Ironically, the thing that’s kept him out of many of those conversations is also one of his greatest strengths: ’Cris is a character. He’s one of the few rappers that hasn’t been afraid to show his comical side over the years, and he admits that it has caused some to label him a comic rapper. That’s something he refuses to get boxed into.
“They might have loved the music but they didn’t really take me serious,” he concedes. “With Release Therapy, you have no choice whatsoever. You’re going to take me serious on this album, I guarantee it.
“Sometimes its takes a little bit of time to really get your credit,” he continues. “It takes longevity in the game, and I’m a person with patience. So I’m always with that mentality that if people are sleeping now, then eventually they’re going to wake up. I got all the time in the world. I’m consistent and I will stay consistent, and honestly I feel like I’m the most well-rounded individual in this rap game. When I say well-rounded, it’s about selling records, it’s about lyrics, it’s about all the guest appearances I’ve been on; it’s about hit-making, it’s about the number of albums. In all of these things, I don’t feel like anybody’s messing with me.”
Even the most sour hater can’t deny that ’Cris has elevated himself to an elite level. He can flow on any beat, and he can bring commercial appeal to a track and still throw in sprinkles of ghettoness so the ’hood can feel it.
“I’m coming for that number-one spot, and after this album I’mma get that number-one spot,” he declares. “I feel like people are starting to realize it, and they’re definitely going to give me the respect I deserve. I feel like this one is going to stamp it. It’s going to absolutely stamp it.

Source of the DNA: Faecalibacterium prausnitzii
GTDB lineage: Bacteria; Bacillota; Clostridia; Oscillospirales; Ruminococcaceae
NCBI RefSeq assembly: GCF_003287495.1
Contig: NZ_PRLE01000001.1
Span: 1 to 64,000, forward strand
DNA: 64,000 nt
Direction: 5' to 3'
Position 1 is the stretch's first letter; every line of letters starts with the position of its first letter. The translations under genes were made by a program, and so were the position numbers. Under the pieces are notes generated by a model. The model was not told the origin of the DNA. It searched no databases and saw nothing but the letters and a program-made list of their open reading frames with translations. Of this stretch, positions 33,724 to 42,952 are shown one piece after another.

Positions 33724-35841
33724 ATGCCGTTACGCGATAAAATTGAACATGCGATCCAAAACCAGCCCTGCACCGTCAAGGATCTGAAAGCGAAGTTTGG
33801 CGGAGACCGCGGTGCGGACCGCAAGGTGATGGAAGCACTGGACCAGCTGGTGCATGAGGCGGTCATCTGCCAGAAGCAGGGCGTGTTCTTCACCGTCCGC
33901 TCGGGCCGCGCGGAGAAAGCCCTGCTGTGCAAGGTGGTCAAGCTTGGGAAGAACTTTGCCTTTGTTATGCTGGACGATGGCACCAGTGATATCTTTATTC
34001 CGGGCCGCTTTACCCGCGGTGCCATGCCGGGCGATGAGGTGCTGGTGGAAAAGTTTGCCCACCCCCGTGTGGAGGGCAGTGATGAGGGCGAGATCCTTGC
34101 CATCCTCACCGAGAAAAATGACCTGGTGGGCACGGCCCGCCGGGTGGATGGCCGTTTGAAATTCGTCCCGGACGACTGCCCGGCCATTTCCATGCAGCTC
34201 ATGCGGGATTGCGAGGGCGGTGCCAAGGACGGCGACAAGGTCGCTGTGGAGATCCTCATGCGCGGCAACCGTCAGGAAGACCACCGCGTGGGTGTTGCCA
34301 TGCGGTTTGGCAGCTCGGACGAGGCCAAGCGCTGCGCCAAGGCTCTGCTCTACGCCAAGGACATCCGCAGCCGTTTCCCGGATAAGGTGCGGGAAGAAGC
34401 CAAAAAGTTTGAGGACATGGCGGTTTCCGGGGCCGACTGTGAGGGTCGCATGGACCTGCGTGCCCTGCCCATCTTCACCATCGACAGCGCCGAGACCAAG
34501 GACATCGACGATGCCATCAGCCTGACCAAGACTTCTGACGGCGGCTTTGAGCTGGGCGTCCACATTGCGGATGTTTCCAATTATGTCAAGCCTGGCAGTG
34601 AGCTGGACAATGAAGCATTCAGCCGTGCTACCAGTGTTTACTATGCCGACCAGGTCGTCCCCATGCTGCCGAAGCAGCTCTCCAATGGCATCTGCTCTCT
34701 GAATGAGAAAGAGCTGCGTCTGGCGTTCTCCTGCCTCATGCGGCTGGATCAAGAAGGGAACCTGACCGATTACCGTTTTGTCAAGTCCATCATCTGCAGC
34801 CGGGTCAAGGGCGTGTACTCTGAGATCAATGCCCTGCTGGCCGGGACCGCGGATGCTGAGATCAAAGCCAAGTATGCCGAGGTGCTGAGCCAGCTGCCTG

“I was a perfectionist to the third degree,” he said about creating the 30-plus records that came out of Release Therapy’s recording sessions. “To me it’s my classic album. If anybody tells me anything different at this point, it doesn’t even matter to me. I know it’s my classic album. It’s one of those albums that’s so powerful to me that I feel like it’s going to mark the moment in history. Five, 10 years from now, if you look back and be like, ’You remember that album Release Therapy?’ You’re going to think about what was going on in the world and what was going on in your personal life.”
After a quick trip to the vocal booth, where Luda lays down rhymes for a record tentatively titled “Grew Up a Screw Up,” ’Cris gets back behind the console. He’s itching to play some of the selections from his LP. There’s the first single, “Money Maker” which features Pharrell Williams and seems very likely to be performed by the pair at the VMAs. The song marks his reunion with the Neptunes after the production duo crafted one of his early hits, “Southern Hospitality” (see “No Sexy Coeds Here: Ludacris Reunites With Neptunes On ’Girls Gone Wild’ “ ). There’s another record called “Slap” in which he playfully talks about laying five fingers to someone’s face. And one of the most surprising records is a duet with Mary J. Blige called “Runaway Love.” Luda calls the song a 2006 version of Tupac’s “Brenda’s Got a Baby.” The album also features a host of other guest performers (see “Strip-Club Anthems, Cautionary Tales — Luda’s Upcoming LP Has It All” and “Therapy Is In Session: Kanye, Pharrell, R. Kelly Hop On Luda’s LP” ).
’Cris gets an extra big-cheese smile when he plays a song that features his daughter Karma talking.
“Every time she comes down to this studio — cause it’s in my home — she’s automatically trying to mimic her father,” he smiles, getting that daddy gleam in his eye. “She’s been waiting to get into the booth for the longest time, let alone hear herself on the radio. Now she’s really bugging. When it came time and I was like, ’I’m going to put you on this record,’ she was like, ’I’m ready. Let’s do it!’ She got in the booth and did what she had to do. She’s a one-take woman. She knocked it out.”
For more on Ludacris, see “10 Candidates For The Next ’Greatest MCs Of All Time’ List.”